Volume 3, Issue 1

The urban information environment in which city magazines operate is changing dramatically, with the decline of local newspapers and the growth of user-generated local content. City magazine editors are re-envisioning their purpose as local information providers. This study provides a qualitative analysis of in-depth interviews with senior editors at 15 award-winning city magazines. The editors’ responses speak to the changing role of their publications today; the function of new technologies in informing local communities; and the public service that local journalism organizations offer in a constrained economic situation. 

The ubiquity of national-level outlets creates the illusion of an abundance of news even as the number of local outlets declines. This study is a report of state and national surveys assessing local news by rural and non-rural residents of Washington state. The findings point to a lack of locally relevant content, not a lack of skills or interest among rural Washingtonians. Implications for rural Washington state citizens’ political knowledge and civic participation are discussed

This research introduces a new measure of social capital for users of online news communities by applying social capital concepts used to measure networks in real-world communities.  “Web-network” social capital measures the strength of ties created online for the benefit of engagement that is non-local.  Using the concept of the “networked individual” as a theoretical tool, this research sampled users of news sites that offered online community forums for comment.  The results show that traditional social capital measures rooted in local community increase both local forms of engagement and engagement in causes that are more national than local.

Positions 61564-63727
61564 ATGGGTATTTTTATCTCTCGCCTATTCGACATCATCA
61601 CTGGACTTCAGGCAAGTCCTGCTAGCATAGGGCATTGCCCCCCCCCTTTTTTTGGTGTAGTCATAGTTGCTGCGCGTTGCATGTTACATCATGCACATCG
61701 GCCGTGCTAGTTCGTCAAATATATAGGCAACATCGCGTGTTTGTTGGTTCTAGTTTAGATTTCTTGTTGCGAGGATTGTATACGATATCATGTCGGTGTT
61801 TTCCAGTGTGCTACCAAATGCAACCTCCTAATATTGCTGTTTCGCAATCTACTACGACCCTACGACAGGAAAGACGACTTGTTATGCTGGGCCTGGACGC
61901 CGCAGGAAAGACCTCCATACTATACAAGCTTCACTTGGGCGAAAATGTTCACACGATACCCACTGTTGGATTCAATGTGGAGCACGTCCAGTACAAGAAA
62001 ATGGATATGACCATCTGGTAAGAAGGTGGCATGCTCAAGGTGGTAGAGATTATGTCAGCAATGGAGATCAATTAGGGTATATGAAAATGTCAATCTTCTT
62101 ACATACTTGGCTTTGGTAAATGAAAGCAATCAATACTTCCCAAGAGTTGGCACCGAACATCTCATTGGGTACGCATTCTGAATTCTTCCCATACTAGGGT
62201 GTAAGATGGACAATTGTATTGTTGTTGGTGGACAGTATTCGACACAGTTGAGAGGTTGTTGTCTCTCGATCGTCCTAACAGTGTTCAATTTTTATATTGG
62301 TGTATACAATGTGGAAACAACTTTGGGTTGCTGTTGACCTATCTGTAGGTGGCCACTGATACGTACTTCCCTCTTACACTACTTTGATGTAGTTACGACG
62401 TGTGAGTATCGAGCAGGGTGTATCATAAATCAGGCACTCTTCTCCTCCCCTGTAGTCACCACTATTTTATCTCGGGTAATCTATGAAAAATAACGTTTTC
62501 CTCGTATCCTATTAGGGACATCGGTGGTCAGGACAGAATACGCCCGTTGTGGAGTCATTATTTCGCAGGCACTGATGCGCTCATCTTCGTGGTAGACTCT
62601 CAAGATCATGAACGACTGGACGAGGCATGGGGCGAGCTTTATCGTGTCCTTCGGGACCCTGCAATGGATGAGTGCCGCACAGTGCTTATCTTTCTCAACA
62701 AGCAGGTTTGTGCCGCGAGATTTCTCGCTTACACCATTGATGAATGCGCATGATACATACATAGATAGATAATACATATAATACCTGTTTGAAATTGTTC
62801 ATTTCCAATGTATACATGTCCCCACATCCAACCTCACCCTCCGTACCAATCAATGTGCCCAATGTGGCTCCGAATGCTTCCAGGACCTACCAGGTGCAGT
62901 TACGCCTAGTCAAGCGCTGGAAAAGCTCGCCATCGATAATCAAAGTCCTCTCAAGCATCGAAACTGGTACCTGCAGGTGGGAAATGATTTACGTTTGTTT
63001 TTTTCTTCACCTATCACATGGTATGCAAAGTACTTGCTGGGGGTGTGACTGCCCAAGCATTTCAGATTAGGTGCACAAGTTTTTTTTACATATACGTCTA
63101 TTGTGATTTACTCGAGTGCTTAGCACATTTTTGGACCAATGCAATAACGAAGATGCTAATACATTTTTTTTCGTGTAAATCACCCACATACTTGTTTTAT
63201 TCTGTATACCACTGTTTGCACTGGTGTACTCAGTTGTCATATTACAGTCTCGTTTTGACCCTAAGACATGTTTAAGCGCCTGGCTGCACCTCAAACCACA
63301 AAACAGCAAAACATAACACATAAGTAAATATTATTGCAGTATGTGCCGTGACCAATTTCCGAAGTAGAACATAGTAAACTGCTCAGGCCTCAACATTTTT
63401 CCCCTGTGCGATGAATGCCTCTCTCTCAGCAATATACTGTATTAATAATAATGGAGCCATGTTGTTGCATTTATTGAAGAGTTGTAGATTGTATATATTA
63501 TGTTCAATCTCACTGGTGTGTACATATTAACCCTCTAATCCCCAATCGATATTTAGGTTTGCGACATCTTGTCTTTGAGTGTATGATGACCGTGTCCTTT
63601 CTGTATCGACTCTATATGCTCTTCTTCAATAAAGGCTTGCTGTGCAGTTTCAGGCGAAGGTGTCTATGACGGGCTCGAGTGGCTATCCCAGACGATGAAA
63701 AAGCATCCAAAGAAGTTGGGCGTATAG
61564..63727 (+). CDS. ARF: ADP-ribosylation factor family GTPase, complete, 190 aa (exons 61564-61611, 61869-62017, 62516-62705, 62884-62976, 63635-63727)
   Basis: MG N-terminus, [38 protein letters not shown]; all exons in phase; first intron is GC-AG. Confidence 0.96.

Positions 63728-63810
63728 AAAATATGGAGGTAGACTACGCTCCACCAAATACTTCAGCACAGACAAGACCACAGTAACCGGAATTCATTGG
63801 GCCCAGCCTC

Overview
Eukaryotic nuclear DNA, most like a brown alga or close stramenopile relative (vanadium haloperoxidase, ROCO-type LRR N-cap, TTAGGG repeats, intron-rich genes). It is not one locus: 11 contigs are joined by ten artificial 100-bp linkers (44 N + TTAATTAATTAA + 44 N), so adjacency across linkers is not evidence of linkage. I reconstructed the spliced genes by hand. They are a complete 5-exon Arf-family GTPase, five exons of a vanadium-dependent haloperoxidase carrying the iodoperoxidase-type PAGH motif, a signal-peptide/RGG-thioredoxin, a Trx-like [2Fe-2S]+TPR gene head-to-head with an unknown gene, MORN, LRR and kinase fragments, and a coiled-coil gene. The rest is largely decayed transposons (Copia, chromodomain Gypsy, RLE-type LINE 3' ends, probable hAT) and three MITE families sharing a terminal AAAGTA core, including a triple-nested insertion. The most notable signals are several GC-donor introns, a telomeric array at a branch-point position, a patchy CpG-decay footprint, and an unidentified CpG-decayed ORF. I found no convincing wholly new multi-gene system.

This exploratory study seeks to ascertain whether community engagement behaviors among residents of Kiowa County, Kansas, and their attitudes about the new community information portal affect their intentions to contribute content. Results indicate that while most residents are engaged and have a favorable view of this citizen journalism project, technology-based communication hubs pose unique challenges beyond civic engagement that creators of information hubs should consider.